« Reply #24 on: March 18, 2014, 10:14:55 am »

Spring is coming and I am starting to think about old engine shows.  I show a 1947 Kohler light plant  The common side of the 120 VAC is grounded to the generator frame as is the negative side of the 24 volt battery  When the generator is running it puts out 120 VAC  I have installed a GFI outlet.

When the generator is not running it puts out 24 Volts DC is series with a high resistance relay on what was and will be the hot side of the AC.
When a light is turned on current flows through the light switch and the light bulb and pulls in the relay.  When the relay pulls in the  generator starts.  When it comes up to speed it transfers power to the outlet and monitors the current.  When the light is turned off, the generator shuts off and goes back to watching for a load.
http://www.oldengine.org/members/frank/kohler1.htm

I have used it with a skill saw, and with a sound system.

The generator is mounted on a steel trailer.  When I arrive at a show I push a 18 in screw driver into the ground and connect it to the frame of the generator.

If people are not touching things they shouldn't there is no current flowing through them and all is well.
If people touch something they shouldn't and they are sufficiently grounded and the generator is sufficiently grounded then there is current flow and the GFI trips (and BTW the generator senses there is no load and stops.)
If people touch something they shouldn't and either they or the generator are not grounded well enough to draw current then no one knows they did it including them.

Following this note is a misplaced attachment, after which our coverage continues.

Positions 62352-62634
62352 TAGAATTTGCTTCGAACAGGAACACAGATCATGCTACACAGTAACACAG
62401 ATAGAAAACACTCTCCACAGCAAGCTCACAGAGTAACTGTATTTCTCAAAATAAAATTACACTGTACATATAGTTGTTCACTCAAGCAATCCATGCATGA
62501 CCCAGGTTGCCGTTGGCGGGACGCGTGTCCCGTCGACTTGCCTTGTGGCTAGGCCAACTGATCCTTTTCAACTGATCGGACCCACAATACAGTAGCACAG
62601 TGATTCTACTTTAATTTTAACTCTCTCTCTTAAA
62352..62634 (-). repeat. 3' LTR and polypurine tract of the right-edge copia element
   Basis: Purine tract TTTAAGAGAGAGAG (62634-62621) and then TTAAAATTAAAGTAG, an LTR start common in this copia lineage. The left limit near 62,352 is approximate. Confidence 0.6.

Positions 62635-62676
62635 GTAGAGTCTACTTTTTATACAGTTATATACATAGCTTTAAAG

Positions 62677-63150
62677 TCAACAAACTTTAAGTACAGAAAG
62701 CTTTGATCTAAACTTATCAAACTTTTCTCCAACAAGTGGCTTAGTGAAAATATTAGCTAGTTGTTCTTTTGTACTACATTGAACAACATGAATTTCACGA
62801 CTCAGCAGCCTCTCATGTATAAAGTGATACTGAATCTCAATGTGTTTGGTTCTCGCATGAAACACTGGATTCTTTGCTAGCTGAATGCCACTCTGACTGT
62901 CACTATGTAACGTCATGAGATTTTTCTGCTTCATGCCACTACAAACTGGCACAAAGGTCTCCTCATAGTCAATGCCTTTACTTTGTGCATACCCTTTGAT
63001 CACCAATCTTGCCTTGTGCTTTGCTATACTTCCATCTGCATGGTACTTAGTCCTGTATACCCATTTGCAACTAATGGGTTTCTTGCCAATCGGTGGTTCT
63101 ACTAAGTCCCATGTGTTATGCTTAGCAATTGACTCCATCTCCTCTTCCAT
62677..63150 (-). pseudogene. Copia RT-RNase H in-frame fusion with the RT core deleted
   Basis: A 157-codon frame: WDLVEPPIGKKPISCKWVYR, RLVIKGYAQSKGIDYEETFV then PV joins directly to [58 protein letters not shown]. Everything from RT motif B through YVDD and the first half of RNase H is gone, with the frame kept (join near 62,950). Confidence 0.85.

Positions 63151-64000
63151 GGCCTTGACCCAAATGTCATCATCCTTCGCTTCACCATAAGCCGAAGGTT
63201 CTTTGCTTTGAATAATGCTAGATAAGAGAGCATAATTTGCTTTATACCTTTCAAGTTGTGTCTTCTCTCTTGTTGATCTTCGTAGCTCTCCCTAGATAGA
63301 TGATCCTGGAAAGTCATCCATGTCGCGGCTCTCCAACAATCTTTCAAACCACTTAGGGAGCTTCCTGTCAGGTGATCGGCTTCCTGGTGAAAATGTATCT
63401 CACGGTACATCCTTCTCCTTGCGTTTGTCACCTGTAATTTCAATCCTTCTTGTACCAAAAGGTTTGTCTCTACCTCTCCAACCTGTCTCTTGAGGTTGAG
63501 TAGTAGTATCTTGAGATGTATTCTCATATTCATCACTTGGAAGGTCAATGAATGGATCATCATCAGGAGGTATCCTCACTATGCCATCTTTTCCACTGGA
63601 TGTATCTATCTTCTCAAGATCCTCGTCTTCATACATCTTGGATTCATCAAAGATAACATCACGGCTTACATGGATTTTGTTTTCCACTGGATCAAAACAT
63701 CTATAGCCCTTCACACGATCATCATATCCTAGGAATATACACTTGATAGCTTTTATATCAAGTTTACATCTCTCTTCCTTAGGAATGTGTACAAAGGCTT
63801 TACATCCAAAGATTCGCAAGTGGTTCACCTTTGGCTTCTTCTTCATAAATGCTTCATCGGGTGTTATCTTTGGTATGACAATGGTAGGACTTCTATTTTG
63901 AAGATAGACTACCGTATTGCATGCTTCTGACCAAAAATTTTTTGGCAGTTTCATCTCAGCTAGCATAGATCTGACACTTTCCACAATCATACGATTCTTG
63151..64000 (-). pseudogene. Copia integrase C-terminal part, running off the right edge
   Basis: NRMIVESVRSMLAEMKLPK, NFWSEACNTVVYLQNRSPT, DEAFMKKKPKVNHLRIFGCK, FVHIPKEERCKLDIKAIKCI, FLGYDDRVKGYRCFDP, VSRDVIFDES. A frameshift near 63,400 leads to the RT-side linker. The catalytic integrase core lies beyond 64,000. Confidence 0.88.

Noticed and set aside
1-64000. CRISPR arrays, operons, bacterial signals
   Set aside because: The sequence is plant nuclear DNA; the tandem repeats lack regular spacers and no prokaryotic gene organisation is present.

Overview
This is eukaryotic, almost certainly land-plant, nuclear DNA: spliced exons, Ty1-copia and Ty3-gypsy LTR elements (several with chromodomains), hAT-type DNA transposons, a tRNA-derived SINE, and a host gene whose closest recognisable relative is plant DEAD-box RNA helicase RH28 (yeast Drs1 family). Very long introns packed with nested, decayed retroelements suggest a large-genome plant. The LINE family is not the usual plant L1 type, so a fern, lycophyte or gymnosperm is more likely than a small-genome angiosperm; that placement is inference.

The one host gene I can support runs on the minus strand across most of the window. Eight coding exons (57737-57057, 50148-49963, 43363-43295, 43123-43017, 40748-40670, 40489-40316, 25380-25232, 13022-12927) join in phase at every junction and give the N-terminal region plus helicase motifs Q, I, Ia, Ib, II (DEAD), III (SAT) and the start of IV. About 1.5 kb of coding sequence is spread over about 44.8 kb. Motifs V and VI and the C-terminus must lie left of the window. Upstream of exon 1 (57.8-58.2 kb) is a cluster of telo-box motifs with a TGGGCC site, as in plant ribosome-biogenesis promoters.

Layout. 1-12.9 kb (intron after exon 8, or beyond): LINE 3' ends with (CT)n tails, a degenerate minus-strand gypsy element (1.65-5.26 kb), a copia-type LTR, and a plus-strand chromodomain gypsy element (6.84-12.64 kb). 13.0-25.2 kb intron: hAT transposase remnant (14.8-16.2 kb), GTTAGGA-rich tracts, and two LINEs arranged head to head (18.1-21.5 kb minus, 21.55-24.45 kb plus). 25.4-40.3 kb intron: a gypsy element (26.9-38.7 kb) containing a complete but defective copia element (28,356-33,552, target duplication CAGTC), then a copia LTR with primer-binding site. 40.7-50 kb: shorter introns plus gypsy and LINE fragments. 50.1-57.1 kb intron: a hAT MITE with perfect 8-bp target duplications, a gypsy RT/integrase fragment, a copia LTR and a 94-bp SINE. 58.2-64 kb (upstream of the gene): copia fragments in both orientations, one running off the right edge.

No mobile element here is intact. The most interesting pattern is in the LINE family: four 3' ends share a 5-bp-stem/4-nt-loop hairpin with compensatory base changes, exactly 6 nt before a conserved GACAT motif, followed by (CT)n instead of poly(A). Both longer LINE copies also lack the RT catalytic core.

I never run the generator unless I am next to it to make sure no one touches something they shouldn't

I think one of the light fixtures I have connected to it meats code but I am trying to get rid of that one.

Don't try this at home.

http://lbpinc.com/light%20board.jpg
« Last Edit: March 18, 2014, 10:28:35 am by Frank DeWitt »
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Stephen Swaffer

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Re: Portable Generator Grounding
« Reply #25 on: March 18, 2014, 10:19:32 am »

I am not seeing how a second G-N bond in a genny would affect GFCI operation?  I certainly do not know all of the reasoning behind only having one bonding point, but one reason certainly is that grounds are typically smaller than neutrals-and with mutliple bonds a lost neutral results in the ground carrying neutral current-which would lead to overheating, etc.

In a "typical" 5kw to 10kw backup situation, we usually use SO cord between genny and premisis-so ground and neutral are the same size.  Ohms law says in this situation, both wires will carry the same current-a violation of the NEC rule against "objectional current" on a ground.

However, if you draw the circuit out, the ground and neutral are in fact parallel conductors, so you really have a 3 wire system from the genny to the house-not unlike the 3 wire system from the POCO transformer to your house.  POCOs often feed multiple homes with 3 wire from a transformer and GFCIs still function on the home.  Since the genny GFCIs will get neutral and ground from the common G-N bond in the genny, each receptacle would act like a receptacle in a different home on the transformer.

There would be somewhat of a safety hazard if both the neutral and ground conductors had a bad connection, in that the genny frame could become energized to a level above ground, since they are typically sitting on rubber/pvc wheels and pads.

As for grounding electrodes, keep in mind that if a ground rod does not measure less than 25 ohms to ground, a second rod or electrode is required.  Curiously, if two electrodes exist, code doesn't care what the resistance to ground is.  Also, Mike, code does allow "plate" electrodes min of 2 square feet exposed to soil,  must be 1/4" thick, and buried below permanent moisture level "if practicable" .  I would argue that for a temp service -ie weekend, burying is impracticable and surface mounting with artificial (if needed) moisture should be equivalent?  Plate electrodes also require 2 unless resistance to ground measures less than 25 ohms. (NEC 2011 250.52 (A) (7) and 252.53 (A)(1) and (2))